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Adobe Make It 2017

Posted on 17 Aug 2017 by Alysse Curran with 0 Comments

This month, our design team were stoked to head to Adobe's annual Make It conference, hosted at the brand spanking new International Convention Centre Sydney.

Make It is never one to be missed, with a whole host of top notch international creatives delivering workshops, seminars and talks on subjects ranging from war photography, to hand lettering, animation and adding value to brand experiences.

The conference is spread across two days, with Day One broken up into smaller sessions delivered by key creatives at the top of their field. Day Two sees over two thousand people from the creative industry converge on Sydney, with countless more tuning in online, to view the core talks from guest speakers.   

Our team were lucky enough to experience both days of the conference, attending a range of workshops and seminars where they were able to glean tonnes of information on the latest software – which in short time will be industry standard – as well as insights from individuals who are kicking goals in their disciplines.

So, what did they all take away from the conference? Check out their perspectives below!

Sam

Image uploaded from iOS 2

On the first day of Make It, I attended Gemma O’Brien’s (@mrseaves) hand lettering session. We started out by illustrating a random letter and bringing it to life in a creative way. We also attempted brush lettering and writing with balsa wood. It was awesome to learn from someone at the top of the field in such a hands-on way. 

Em

A few days in sunny Darling Harbour accompanied by great food, pretty cool company and some top notch speakers wasn't too hard to take. 

A Highlight of mine was definitely the workshops sessions held on the first day of the conference. I loved hearing from the team at Born & Raised as they unpacked the 'Anatomy of a Modern Brand' and how they work to act as a bridge between client expectations and creative ambition. Their work for Deus Ex Machina is proof that designers can push the boundaries with modern brands to add to the brands personality and story.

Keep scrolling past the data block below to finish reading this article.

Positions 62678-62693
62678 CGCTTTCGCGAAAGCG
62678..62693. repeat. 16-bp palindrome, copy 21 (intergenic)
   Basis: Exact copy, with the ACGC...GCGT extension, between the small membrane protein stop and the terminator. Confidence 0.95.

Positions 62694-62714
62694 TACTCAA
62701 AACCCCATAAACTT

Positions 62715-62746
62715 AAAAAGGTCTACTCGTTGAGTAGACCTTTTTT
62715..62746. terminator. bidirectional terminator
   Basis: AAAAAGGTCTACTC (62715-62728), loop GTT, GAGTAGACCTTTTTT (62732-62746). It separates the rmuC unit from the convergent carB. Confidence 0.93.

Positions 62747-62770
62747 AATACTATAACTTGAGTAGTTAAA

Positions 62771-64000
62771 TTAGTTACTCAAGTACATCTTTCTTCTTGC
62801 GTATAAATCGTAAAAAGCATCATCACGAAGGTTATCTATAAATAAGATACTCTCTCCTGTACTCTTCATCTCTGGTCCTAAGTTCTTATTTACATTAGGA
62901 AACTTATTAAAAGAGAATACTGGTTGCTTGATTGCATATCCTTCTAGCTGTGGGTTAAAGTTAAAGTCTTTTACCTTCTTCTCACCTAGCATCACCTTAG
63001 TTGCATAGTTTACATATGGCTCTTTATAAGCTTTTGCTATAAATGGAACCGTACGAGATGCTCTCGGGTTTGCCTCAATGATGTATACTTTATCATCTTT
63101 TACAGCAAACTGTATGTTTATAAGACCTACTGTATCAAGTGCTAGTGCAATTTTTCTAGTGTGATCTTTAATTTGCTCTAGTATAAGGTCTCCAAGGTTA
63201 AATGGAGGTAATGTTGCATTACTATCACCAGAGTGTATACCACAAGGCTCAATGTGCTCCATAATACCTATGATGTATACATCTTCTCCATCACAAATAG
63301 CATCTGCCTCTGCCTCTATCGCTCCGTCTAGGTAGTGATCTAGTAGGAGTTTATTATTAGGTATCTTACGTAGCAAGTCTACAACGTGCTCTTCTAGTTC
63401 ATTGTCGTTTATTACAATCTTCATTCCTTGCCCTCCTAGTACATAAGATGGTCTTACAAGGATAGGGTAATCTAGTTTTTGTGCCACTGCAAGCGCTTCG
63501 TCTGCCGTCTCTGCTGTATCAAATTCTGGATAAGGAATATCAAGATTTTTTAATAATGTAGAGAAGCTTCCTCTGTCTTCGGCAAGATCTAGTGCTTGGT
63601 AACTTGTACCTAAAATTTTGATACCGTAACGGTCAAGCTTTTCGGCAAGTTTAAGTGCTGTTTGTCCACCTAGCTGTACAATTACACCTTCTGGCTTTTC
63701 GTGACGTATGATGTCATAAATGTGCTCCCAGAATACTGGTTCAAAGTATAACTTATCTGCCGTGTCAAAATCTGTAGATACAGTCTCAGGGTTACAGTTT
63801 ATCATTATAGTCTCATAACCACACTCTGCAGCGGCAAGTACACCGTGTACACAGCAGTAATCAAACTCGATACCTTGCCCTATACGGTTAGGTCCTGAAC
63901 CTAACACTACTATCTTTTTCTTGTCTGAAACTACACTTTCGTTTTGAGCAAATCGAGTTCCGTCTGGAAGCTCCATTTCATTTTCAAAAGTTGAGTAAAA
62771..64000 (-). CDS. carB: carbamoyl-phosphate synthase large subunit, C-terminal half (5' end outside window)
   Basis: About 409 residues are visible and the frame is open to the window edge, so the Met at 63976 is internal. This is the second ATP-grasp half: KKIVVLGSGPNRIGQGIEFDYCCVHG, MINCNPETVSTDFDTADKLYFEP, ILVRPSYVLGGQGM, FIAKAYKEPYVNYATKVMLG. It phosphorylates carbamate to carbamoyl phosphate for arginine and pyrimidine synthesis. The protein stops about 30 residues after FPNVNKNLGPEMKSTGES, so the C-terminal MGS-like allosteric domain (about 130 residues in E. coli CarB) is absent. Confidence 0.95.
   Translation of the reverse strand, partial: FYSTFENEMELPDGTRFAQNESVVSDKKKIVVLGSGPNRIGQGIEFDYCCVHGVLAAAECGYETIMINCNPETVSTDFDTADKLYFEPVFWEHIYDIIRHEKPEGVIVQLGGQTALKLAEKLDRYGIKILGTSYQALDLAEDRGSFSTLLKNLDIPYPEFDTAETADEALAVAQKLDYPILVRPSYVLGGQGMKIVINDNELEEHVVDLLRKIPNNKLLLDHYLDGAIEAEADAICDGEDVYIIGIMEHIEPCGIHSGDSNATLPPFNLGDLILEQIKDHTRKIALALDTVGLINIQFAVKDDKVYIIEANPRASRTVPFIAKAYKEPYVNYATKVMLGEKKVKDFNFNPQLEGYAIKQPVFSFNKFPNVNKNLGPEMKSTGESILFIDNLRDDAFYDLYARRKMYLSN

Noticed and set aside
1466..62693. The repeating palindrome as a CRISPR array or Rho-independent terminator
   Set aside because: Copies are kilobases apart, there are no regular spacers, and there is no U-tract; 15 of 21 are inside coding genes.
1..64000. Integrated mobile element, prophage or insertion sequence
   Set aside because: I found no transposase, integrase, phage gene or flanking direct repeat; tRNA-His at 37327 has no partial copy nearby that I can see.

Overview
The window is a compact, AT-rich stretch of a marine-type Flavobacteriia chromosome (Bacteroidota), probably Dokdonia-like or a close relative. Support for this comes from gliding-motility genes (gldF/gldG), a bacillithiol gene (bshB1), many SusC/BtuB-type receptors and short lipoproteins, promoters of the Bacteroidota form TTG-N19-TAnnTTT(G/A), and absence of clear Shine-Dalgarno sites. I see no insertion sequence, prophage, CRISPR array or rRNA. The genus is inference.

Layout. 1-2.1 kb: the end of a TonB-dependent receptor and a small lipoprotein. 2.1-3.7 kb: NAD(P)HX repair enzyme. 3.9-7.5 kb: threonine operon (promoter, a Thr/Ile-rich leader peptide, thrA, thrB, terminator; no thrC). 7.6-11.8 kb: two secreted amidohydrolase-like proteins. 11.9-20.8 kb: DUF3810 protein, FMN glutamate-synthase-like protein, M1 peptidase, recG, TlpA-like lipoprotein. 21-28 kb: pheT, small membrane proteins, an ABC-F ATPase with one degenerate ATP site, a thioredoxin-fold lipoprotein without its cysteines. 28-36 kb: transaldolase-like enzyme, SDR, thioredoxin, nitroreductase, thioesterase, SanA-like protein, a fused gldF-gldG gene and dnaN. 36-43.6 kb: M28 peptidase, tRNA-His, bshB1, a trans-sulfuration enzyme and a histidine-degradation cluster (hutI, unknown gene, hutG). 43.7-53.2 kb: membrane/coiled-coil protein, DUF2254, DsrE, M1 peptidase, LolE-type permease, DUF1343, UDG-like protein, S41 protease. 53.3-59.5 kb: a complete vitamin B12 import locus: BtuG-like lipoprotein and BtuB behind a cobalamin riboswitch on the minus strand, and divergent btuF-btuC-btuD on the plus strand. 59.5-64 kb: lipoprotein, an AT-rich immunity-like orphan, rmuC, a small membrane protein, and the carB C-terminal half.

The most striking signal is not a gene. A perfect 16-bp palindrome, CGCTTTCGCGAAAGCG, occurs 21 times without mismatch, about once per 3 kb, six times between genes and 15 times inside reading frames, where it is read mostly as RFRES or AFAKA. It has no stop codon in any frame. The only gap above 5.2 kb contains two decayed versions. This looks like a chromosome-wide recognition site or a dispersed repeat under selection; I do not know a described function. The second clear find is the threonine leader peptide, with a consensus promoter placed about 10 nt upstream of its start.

I also found the 'Girls To The Front: Making Space For Women in Leadership' panel both constructive and insightful as we heard from some of the top female names in our industry. Women start out as the majority in creative fields through both education and junior positions however are vastly under-represented in leadership roles. Ngaio Parr, Niccola Phillips & Jane Connory each had great points to put forward during this discussion on how they have dealt with this through their careers and how we can work to change this trend through education.  

Dani

Chris Doyle and Michaela Webb had a down to earth chat regarding you the designer, and how to better your career. 'Just aim to be better. Don't worry about what happens when you become great. Focus on improvement'. 

Olivia

The talk that stood out for me at the Adobe Make It conference was the talk Deloitte Australia gave about how the type of work designers are taking on is broadening. The talk was focussed around how designers, who are naturally empathic to who they are designing for, can apply their design process and thinking skills to help solve social problems. I am particularly interested in using my design skills in this way.

Alysse

Make It

One of my favourite moments at the conference was delivered by Alex Amado, Vice President of Experience Marketing, Global Marketing Organization, and likely holder of longest job title, at Adobe. It was super encouraging to hear that one of the most powerful and leading businesses in the industry were shifting their approach to how they deliver experiences. Their new three-pronged approach takes into account:

  • Embracing your Community & Co-Creating with them
  • Engaging your audience with meaningful content and experiences (as opposed to higher volumes of unengaging content).
  • Utilising data to provide great experiences

It’s wicked to see Adobe leading by example and, considering the likely flow on effect this will have throughout the industry, I think the results will only be positive for creatives and clients alike.

 

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